Mir Code Moves Along, Branches Begin Appearing
Written by Michael Larabel in Ubuntu on 14 March 2013 at 09:35 AM EDT. 12 Comments
There's code being committed to the new Mir Display Server every few hours. There's also numerous Bazaar code branches appearing too that show early work on other functionality.

Those wishing to monitor the flow of new code into the main Mir repository can find the commit logs from this Launchpad.net page. In terms of anything exciting since the controversial launch last week, there isn't anything too exciting. There's been code clean-ups, minor Android interfacing work, documentation updates, and other random changes, but nothing to get end-users too excited.

In terms of feature branches for Mir, there are a few:

- There's more multi-threaded work going on within multi-threaded-compositor.

- The add-sync-support branch has initial sync fence support.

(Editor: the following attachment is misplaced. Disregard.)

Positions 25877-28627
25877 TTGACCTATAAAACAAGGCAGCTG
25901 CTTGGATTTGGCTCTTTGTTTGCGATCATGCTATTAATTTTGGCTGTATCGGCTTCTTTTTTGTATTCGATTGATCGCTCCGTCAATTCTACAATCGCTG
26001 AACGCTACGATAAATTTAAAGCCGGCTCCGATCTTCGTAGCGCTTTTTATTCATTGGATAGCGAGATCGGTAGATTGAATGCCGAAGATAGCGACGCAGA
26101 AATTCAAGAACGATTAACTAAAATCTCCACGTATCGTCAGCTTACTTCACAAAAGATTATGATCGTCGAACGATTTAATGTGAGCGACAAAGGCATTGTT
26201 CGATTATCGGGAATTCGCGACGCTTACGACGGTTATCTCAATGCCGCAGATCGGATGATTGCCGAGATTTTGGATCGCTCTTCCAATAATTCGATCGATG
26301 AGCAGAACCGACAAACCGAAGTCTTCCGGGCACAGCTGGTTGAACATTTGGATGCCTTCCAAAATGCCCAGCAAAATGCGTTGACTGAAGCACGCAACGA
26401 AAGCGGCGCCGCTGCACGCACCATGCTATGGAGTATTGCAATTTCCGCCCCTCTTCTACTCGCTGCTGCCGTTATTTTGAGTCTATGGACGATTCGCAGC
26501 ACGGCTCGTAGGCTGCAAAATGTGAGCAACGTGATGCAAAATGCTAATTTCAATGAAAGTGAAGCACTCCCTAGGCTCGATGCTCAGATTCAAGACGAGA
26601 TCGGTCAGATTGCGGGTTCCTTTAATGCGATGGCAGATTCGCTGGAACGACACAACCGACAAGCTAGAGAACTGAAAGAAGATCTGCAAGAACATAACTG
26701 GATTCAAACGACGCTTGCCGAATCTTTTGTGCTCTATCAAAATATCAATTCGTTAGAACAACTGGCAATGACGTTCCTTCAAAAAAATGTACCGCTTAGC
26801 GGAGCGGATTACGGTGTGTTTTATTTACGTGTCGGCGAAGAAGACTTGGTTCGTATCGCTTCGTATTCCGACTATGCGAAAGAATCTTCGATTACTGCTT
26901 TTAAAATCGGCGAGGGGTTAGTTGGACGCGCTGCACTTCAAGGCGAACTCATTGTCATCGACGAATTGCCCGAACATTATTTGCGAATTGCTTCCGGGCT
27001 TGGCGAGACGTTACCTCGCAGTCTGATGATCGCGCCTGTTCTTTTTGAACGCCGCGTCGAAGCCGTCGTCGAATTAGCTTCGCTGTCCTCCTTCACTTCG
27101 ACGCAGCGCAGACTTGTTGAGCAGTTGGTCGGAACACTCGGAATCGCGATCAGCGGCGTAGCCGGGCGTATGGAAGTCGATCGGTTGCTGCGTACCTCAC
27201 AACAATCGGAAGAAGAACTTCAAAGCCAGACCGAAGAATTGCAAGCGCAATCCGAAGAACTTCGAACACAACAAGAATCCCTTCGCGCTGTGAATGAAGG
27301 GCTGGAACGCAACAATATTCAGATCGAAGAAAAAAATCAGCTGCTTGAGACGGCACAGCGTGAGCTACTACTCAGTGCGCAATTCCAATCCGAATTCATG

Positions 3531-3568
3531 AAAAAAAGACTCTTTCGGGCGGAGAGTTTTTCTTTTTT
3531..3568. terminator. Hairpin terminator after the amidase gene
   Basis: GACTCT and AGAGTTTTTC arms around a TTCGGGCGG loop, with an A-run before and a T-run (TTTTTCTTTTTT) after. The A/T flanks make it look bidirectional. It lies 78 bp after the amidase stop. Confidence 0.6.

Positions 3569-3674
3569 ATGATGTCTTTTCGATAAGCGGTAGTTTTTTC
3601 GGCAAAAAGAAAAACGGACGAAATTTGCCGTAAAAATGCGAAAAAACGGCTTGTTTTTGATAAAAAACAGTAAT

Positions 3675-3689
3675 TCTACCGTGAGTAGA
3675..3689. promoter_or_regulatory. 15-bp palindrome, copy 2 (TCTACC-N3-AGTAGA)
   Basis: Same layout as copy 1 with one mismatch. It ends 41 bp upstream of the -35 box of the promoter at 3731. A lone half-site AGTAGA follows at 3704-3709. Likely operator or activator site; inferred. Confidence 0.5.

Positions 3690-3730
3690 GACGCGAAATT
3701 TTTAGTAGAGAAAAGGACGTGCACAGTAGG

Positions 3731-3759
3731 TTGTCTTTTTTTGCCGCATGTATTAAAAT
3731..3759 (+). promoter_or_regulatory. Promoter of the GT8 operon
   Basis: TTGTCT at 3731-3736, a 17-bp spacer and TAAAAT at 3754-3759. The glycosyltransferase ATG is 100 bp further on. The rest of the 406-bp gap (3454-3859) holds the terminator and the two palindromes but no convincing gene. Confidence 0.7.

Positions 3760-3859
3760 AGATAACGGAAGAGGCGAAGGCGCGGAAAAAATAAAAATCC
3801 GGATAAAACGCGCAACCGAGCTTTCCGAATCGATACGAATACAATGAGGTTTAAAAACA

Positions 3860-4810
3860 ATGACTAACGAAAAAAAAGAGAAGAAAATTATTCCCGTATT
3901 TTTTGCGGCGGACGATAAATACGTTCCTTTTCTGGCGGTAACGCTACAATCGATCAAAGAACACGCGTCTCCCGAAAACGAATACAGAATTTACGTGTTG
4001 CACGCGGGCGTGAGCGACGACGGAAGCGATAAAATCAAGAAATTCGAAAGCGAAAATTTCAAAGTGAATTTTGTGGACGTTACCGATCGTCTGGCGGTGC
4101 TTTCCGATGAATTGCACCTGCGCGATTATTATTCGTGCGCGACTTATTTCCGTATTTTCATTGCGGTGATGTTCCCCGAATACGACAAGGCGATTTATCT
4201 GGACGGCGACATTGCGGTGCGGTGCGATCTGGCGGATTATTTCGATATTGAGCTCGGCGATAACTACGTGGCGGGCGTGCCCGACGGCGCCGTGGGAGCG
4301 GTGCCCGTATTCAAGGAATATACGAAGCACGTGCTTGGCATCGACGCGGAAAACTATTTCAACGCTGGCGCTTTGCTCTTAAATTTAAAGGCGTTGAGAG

- An SDL back-end to Mir is being worked on within mir.sdl-backend.

- Early work for in-process EGL clients.

- New work for Android NDK integration within ndk-rewrite.

- Buffer-age support within client-side-buffer-age. (Wayland developers recently did the Mesa and EGL support for EXT_buffer_age.)

- Support for using DMA_BUF within use-dma-buf.

- Early handling for VT switching within vt-switching.

- And there's a few different branches preparing Mir for input support for clients.

I still remain less than optimistic that by this time next year the Mir Display Server will be ready for the Ubuntu desktop across all form factors, but we'll see how quickly and how much Canonical is investing within this Wayland competitor.

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Michael Larabel is the principal author of Phoronix.com and founded the site in 2004 with a focus on enriching the Linux hardware experience. Michael has written more than 10,000 articles covering the state of Linux hardware support, Linux performance, graphics drivers, and other topics. Michael is also the lead developer of the Phoronix Test Suite, Phoromatic, and OpenBenchmarking.org automated benchmarking software. He can be followed via Twitter or contacted via MichaelLarabel.com.

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